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Raccoon picked up positive for rabies, health officials say



Baltimore City Health Department Office of Animal Control confirmed on Tuesday, tested positive for rabies. According to officials, the raccoon picked up from Schenley Road in the Roland Par k neighborhood tested positive for rabies. Officials said they would come in contact with a doctor about this location recently at the Office of Acute Communicable Disease at 410-396-4436 during business hours or 410-396-3100 after hours. Facts about Rabies: Rabies is a deadly disease virus that is attacking the nervous system. or mouth. Rabies is not spread by any rabid animal or contact with blood, urine, or feces (stool) .Officials said to protect your pets and pets from rabies: Have your dogs, cats, and ferrets vaccinated regularly.Do not let pets roam free , Enjoy wildlife from a distance. Teach children to stay away from animals they do not know. Cover garbage cans safely and do not leave pet food outside. Prevent bats from entering your home. If you are allergic to water, then you should: Immediately wash the wound with soap and water; if available, use a disinfectant to flush the wound. Get prompt medical attention. Report the exposure to your local health department.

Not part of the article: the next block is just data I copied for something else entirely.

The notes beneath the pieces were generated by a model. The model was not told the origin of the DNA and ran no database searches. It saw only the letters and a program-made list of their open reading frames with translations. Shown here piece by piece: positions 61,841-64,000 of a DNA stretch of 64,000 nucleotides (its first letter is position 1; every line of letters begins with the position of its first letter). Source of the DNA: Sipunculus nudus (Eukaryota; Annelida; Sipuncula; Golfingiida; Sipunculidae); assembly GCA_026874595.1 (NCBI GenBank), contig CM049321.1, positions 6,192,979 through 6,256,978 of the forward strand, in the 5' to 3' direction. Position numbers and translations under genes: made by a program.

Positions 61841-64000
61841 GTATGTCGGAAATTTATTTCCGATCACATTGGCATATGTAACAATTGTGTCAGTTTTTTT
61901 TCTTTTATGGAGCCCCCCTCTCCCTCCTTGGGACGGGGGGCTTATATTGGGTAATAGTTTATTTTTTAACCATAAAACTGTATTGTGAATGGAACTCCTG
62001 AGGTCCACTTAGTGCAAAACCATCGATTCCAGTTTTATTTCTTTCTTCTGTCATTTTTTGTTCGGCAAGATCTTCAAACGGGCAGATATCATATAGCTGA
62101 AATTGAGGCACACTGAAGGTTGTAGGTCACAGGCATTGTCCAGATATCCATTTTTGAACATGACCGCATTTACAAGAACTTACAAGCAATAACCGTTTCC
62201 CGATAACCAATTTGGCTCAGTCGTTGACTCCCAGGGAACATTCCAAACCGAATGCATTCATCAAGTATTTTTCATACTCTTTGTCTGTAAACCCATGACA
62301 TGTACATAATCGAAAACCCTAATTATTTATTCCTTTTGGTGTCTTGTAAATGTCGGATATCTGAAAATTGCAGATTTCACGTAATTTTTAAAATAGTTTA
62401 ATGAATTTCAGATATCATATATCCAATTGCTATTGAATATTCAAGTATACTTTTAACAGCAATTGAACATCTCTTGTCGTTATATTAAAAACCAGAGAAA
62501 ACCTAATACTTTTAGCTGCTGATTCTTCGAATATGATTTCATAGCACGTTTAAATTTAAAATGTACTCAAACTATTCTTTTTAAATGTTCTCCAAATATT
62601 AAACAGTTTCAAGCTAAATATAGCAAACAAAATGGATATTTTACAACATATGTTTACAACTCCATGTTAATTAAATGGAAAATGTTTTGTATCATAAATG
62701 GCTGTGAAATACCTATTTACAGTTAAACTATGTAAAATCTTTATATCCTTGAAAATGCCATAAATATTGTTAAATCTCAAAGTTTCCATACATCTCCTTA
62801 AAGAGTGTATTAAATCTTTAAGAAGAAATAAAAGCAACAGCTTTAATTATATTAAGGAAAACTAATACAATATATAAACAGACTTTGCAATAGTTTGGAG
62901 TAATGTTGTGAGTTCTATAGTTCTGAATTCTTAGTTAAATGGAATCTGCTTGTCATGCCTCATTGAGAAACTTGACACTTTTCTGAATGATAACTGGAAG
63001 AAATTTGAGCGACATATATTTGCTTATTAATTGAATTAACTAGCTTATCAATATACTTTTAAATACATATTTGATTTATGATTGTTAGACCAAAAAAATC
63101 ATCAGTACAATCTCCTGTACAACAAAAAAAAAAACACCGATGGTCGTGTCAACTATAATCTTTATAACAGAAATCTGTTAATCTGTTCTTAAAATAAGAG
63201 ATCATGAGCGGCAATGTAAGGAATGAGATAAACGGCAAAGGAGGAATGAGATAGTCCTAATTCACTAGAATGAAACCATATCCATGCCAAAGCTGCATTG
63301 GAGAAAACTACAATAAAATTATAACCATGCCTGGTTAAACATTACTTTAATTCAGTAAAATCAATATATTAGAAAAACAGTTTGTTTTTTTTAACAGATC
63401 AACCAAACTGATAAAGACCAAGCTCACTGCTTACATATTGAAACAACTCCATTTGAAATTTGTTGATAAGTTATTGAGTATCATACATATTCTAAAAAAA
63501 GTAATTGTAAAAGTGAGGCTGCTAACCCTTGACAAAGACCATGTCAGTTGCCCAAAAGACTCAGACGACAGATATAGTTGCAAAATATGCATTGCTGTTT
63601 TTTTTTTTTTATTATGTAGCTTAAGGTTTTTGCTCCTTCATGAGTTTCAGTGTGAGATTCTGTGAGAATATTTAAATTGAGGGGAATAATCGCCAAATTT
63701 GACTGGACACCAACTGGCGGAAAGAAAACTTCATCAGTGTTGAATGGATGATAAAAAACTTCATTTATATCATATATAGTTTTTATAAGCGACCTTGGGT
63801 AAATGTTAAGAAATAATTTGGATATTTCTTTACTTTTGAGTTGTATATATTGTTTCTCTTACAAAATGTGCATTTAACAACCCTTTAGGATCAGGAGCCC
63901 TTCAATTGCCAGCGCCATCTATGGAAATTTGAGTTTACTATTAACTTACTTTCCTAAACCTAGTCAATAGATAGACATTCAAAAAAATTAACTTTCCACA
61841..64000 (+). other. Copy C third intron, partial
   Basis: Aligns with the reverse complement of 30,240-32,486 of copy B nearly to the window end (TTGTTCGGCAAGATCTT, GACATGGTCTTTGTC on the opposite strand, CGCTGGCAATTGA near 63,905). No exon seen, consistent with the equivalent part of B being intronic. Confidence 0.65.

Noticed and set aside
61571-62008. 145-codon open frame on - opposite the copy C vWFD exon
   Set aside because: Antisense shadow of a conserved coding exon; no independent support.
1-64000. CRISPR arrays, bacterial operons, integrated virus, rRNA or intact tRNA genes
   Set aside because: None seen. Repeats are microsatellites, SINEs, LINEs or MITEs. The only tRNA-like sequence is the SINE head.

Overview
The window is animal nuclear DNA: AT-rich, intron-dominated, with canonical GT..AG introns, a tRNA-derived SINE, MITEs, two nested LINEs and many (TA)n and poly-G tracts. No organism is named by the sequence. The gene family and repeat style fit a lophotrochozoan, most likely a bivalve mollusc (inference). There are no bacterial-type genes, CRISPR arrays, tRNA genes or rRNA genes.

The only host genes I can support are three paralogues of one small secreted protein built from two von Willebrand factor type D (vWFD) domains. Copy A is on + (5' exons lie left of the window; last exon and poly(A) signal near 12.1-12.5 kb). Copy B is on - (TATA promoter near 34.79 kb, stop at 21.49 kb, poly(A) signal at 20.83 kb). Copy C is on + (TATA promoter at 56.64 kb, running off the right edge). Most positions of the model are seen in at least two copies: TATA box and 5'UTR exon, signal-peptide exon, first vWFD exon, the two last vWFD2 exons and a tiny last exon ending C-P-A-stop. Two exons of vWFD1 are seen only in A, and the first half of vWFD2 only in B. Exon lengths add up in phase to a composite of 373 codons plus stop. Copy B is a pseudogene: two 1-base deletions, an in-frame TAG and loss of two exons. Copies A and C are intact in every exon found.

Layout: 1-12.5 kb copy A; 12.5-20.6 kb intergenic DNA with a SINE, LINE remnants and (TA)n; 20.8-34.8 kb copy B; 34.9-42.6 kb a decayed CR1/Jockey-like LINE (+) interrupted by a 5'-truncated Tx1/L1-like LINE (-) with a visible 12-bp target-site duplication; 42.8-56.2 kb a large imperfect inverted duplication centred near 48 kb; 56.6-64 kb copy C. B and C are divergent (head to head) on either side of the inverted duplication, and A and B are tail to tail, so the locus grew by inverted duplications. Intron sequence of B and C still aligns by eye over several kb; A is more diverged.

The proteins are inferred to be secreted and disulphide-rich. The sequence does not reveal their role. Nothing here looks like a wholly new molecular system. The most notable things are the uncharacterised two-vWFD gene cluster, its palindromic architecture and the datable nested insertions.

Baltimore City Health Department's Office of Animal Control confirms it's on Tuesday, tested positive for rabies.

According to officials, the raccoon picked up from Schenley Road in the Roland Par k neighborhood tested positive for rabies.

Officials who came in contact with this office recently should contact the Office of Acute Communicable Disease at 410-396-4436 during business hours or 410-396-3100 after hours.

Rabies is a deadly disease caused by a virus that attacks the nervous system animal in an open mouth or in the eye, nose, or mouth.

Have your dogs, cats, ferrets and vaccines regularly vaccinated.

  • Do not let pets roam free.
  • Teaching children to stay away from animals
  • Prevent bats from entering your home.

Immediately wash the wound with soap and water;

  • Get prompt medical attention.
  • Report the exposure to your local health department.

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